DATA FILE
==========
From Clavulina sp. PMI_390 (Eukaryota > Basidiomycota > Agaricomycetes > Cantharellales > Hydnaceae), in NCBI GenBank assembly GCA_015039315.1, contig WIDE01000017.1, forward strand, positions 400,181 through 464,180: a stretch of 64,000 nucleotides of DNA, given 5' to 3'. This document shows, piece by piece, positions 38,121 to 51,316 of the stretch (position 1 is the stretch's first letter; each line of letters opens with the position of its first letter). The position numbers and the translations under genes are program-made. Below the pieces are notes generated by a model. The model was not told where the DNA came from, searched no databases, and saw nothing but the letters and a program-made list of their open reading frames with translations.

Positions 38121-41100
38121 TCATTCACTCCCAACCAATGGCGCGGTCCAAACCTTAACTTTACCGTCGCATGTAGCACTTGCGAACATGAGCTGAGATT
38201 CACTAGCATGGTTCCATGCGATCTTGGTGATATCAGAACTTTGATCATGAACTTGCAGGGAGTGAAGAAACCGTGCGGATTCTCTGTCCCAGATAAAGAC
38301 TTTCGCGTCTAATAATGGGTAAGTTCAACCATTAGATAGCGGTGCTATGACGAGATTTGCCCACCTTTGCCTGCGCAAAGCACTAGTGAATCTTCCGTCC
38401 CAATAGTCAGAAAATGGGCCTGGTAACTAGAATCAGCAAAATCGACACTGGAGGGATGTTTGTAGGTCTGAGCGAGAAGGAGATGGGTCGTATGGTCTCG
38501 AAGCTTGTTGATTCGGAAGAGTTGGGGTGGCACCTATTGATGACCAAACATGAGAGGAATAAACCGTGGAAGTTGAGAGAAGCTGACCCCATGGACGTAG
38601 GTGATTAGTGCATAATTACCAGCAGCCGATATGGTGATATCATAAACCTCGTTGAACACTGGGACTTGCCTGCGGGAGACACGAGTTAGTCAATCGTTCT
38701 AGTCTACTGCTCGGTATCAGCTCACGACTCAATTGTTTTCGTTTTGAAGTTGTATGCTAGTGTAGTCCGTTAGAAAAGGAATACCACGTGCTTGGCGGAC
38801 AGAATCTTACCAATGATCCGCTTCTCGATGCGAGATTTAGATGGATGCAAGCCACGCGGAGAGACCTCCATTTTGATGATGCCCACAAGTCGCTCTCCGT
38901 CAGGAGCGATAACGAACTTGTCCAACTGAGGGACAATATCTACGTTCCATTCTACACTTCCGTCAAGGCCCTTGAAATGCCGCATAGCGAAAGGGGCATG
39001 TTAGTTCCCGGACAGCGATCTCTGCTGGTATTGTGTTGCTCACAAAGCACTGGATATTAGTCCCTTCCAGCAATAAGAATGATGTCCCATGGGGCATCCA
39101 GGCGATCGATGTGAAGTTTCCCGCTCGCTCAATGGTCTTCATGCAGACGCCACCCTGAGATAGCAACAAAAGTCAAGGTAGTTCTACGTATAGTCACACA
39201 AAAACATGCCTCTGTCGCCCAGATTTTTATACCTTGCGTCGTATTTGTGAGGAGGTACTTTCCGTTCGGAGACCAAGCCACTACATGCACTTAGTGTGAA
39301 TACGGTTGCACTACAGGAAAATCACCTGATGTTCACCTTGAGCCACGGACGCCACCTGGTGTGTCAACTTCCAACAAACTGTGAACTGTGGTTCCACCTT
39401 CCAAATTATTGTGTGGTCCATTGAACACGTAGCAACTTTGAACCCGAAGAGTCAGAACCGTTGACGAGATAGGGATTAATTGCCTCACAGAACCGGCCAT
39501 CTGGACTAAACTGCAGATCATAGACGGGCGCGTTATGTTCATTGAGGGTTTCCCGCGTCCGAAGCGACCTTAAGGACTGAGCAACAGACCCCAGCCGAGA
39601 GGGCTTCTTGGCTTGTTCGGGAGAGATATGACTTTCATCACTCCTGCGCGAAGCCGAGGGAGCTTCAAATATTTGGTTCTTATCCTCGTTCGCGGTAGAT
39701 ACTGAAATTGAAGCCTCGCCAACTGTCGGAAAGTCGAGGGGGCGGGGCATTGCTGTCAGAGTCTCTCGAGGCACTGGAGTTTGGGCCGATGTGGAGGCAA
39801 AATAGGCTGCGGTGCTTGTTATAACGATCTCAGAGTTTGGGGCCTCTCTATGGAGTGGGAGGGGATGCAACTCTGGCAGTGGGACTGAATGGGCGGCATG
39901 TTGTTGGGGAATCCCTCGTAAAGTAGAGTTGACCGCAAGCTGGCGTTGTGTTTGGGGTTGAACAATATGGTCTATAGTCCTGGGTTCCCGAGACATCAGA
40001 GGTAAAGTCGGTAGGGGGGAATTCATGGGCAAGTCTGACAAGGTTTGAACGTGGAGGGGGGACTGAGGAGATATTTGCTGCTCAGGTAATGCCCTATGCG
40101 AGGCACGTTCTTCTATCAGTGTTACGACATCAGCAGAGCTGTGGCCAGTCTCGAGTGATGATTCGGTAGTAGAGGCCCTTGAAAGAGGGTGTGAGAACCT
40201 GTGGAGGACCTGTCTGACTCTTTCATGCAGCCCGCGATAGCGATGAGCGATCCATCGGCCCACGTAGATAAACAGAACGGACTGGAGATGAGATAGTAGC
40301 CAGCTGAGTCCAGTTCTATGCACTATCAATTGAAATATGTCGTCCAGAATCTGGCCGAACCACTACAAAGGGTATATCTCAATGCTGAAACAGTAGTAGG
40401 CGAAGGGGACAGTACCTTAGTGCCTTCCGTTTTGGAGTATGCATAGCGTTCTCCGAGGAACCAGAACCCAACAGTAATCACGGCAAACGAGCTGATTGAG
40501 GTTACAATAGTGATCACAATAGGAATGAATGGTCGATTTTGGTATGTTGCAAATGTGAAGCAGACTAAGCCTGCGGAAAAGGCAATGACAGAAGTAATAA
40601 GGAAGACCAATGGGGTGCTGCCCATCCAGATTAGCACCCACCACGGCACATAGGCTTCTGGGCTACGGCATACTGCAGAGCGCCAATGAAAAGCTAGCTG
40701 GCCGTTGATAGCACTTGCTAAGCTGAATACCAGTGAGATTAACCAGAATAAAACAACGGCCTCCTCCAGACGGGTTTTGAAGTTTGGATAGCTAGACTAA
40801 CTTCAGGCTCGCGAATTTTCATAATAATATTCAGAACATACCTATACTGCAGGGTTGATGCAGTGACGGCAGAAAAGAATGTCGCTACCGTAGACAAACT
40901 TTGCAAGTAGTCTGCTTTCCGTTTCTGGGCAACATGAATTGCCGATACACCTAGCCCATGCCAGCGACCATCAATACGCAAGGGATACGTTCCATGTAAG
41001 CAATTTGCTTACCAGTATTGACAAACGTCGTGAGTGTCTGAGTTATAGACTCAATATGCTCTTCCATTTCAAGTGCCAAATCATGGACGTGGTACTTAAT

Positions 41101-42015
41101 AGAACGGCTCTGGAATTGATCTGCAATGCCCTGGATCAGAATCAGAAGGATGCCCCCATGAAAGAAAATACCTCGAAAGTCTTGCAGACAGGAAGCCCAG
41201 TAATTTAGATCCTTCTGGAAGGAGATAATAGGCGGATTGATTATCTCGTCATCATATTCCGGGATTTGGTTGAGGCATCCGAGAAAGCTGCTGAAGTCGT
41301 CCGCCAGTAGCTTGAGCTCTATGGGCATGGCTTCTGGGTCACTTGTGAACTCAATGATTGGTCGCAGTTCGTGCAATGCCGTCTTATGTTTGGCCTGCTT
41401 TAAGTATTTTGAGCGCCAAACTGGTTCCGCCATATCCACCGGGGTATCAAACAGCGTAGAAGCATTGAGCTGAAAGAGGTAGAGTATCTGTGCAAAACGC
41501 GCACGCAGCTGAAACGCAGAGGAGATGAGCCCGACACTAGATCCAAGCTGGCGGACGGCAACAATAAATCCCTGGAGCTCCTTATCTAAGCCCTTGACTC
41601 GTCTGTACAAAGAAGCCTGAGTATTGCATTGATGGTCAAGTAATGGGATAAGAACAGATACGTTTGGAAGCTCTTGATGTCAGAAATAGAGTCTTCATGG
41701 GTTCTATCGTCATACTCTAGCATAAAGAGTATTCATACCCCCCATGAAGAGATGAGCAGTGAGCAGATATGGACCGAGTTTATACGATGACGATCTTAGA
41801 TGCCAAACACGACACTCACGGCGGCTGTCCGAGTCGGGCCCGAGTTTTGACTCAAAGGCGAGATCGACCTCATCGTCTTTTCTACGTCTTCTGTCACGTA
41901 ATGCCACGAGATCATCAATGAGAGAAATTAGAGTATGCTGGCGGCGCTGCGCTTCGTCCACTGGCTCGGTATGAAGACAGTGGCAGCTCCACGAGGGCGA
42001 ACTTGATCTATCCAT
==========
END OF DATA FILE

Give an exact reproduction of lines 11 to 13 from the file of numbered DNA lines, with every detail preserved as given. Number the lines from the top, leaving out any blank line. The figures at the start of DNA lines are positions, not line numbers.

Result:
38901 CAGGAGCGATAACGAACTTGTCCAACTGAGGGACAATATCTACGTTCCATTCTACACTTCCGTCAAGGCCCTTGAAATGCCGCATAGCGAAAGGGGCATG
39001 TTAGTTCCCGGACAGCGATCTCTGCTGGTATTGTGTTGCTCACAAAGCACTGGATATTAGTCCCTTCCAGCAATAAGAATGATGTCCCATGGGGCATCCA
39101 GGCGATCGATGTGAAGTTTCCCGCTCGCTCAATGGTCTTCATGCAGACGCCACCCTGAGATAGCAACAAAAGTCAAGGTAGTTCTACGTATAGTCACACA